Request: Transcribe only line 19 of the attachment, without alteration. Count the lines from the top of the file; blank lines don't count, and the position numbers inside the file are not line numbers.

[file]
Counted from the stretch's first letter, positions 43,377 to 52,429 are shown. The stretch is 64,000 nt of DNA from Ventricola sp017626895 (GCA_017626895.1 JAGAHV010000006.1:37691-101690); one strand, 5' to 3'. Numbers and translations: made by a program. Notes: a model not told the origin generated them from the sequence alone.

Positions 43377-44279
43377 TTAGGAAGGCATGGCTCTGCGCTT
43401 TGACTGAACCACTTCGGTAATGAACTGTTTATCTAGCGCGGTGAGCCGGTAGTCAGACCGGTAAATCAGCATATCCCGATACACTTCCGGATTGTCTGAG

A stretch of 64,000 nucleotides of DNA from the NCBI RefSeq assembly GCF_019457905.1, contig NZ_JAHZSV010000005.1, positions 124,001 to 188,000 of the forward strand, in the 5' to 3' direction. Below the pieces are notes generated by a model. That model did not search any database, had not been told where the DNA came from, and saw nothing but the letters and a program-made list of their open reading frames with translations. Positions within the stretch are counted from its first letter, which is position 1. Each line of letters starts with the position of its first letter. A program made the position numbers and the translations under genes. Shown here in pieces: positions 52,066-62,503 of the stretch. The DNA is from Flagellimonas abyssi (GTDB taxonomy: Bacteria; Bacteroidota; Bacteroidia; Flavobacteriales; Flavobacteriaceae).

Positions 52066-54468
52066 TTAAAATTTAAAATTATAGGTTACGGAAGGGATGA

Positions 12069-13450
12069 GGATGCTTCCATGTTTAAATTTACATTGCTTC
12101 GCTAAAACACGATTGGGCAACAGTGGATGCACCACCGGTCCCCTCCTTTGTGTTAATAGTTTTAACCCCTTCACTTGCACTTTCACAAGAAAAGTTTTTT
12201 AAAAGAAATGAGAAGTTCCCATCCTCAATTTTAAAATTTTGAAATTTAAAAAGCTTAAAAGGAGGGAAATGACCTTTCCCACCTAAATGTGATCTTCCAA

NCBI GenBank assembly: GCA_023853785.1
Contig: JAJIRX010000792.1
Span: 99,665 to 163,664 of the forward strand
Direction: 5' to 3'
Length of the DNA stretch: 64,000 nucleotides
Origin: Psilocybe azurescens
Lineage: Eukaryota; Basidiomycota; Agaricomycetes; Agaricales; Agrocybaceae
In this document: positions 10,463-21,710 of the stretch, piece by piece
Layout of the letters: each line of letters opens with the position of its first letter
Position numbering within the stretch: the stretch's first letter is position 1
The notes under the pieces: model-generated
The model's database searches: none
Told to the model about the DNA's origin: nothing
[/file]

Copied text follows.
In this document: positions 10,463-21,710 of the stretch, piece by piece